Come, Holy Spirit! Come into my heart and soul. Enlighten my mind that I know the sins I ought to confess. Grant me your grace to confess them fully, honestly, humbly and with a contrite heart. Help to firmly resolve not to commit these sins again. O Blessed Virgin Mary, Mother of Jesus my Redeemer, help me so that I may make a good confession. All you Angels and Saints of God, pray for me a sinner! Make my heart united with yours in God’s eternal love! Amen!
When you enter the reconciliation room, close the door and choose if you will go to confession behind the screen or face-to-face. The priest then will welcome you and invite you to make your confession. Begin by saying:
Priest: In the name of the Father, and of the Son, and of the Holy Spirit. Amen!
Penitent: Bless me, father, for I have sinned. My last confession was (here, tell how long it has been since your last confession).
-Then tell your priest the sins you wish to confess. (The priest is strictly bound to keep the "Seal of Confession" and cannot divulge anything you tell him in confession to anyone. So be honest!)
-In order for a sin to be forgiven, it must be mentioned in confession.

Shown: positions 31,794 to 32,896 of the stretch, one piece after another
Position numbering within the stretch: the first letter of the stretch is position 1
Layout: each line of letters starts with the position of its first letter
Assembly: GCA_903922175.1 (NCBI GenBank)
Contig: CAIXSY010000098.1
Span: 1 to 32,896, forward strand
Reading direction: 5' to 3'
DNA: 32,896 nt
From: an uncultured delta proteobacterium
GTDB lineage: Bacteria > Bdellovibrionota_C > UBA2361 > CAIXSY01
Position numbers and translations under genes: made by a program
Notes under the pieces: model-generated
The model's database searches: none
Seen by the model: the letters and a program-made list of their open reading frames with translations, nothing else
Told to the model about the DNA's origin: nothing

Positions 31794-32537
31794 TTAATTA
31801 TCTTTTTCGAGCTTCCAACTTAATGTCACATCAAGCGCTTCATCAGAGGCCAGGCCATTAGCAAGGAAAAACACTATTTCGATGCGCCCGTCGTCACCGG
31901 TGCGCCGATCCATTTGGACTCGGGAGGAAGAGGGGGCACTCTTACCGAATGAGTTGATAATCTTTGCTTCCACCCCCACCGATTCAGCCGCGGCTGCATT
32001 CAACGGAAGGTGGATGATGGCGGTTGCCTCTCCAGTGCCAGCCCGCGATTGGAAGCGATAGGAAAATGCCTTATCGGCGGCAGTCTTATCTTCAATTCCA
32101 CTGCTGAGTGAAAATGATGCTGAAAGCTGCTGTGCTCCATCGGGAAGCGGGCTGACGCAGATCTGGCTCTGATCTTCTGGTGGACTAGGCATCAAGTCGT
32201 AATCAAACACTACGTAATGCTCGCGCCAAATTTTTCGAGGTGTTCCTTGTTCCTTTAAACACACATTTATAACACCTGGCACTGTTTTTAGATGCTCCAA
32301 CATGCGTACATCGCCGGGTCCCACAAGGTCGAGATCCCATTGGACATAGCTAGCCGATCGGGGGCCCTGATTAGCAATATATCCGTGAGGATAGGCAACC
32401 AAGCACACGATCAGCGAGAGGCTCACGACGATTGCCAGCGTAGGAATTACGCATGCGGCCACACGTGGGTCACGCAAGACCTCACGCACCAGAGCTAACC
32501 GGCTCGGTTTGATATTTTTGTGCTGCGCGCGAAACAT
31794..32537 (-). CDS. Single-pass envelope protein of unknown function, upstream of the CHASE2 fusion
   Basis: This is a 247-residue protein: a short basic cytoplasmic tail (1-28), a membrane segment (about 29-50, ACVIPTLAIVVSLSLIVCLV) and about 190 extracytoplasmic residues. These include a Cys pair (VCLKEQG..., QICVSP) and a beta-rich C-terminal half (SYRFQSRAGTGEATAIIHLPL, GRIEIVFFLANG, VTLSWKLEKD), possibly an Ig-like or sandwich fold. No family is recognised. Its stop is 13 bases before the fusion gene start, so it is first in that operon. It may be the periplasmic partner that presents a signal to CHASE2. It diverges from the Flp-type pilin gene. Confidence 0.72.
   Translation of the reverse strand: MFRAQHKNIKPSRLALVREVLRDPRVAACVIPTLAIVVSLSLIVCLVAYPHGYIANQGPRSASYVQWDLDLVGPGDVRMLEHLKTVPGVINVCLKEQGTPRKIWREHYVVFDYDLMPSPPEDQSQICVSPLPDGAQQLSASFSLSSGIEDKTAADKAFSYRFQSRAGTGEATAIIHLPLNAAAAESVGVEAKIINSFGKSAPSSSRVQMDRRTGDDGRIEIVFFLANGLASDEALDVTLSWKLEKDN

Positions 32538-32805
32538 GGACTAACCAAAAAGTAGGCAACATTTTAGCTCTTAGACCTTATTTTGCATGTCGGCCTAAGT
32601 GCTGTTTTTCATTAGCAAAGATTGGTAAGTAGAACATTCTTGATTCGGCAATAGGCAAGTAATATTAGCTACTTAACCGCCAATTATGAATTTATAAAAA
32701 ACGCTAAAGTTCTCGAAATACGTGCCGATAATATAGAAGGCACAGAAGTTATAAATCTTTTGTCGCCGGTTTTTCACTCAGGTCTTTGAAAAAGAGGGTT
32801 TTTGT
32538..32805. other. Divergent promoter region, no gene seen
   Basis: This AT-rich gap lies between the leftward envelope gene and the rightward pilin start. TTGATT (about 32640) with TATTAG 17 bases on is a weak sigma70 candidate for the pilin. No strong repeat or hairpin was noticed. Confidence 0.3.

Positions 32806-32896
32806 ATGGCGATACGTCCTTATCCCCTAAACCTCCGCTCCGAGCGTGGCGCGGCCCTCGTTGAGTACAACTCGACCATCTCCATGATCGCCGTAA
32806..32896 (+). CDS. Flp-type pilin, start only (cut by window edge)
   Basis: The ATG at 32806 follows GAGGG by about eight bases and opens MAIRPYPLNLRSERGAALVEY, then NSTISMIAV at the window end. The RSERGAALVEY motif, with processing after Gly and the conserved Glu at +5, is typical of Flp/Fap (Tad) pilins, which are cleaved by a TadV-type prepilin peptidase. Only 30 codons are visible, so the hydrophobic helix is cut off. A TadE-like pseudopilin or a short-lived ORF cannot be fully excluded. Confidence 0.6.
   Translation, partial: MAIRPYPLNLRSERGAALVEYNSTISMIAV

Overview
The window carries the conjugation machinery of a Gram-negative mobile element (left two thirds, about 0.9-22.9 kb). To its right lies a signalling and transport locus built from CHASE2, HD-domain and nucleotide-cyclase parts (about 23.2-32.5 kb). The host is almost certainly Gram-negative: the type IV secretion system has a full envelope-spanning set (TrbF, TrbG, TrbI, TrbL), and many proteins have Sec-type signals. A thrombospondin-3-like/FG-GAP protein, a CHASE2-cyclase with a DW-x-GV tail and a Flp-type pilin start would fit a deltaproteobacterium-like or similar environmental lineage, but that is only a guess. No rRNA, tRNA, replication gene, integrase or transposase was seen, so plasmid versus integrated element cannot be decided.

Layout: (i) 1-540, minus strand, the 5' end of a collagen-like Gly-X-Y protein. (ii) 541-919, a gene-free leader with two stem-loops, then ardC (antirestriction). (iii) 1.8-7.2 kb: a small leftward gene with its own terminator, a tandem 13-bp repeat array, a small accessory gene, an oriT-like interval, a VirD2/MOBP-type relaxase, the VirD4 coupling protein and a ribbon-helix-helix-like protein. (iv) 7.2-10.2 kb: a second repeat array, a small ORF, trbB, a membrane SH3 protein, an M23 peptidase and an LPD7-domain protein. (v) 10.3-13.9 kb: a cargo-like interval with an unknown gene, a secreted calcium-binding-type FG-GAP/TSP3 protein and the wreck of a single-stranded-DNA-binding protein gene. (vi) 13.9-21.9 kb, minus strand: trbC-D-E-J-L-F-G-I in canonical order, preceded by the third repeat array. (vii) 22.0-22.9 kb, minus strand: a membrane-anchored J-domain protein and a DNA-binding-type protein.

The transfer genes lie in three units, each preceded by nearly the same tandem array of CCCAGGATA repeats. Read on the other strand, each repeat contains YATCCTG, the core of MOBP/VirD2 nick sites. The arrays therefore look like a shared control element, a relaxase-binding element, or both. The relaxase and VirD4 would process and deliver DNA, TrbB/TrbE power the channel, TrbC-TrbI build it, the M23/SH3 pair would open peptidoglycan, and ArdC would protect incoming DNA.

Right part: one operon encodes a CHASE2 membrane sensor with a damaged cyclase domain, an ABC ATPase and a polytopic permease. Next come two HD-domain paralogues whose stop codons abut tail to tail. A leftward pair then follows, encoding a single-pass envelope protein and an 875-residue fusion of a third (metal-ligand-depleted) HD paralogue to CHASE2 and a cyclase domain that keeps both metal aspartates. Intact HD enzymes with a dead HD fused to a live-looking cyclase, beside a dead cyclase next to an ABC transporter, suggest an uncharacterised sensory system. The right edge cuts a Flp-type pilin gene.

-The priest may offer you some counsel and you may ask questions, if needed.
-The priest will assign you a penance to be done. The penance may be prayer or some action to be done.
The penitent prays the Act of Sorrow (Act of Contrition.) Note: There are many forms of the Act of Contrition, use whichever one you are most comfortable with.
If you do not know an Act of Contrition, you may use the following one:
- My God, I am sorry for my sins with all my heart.
- In choosing to do wrong and failing to do good,
- I have sinned against you,
- Whom I should love above all things.
- I firmly intend with Your help, to do penance, to sin no more and to avoid
whatever leads me to sin.
- Our Savior, Jesus Christ, suffered and died for us, in His name, my God,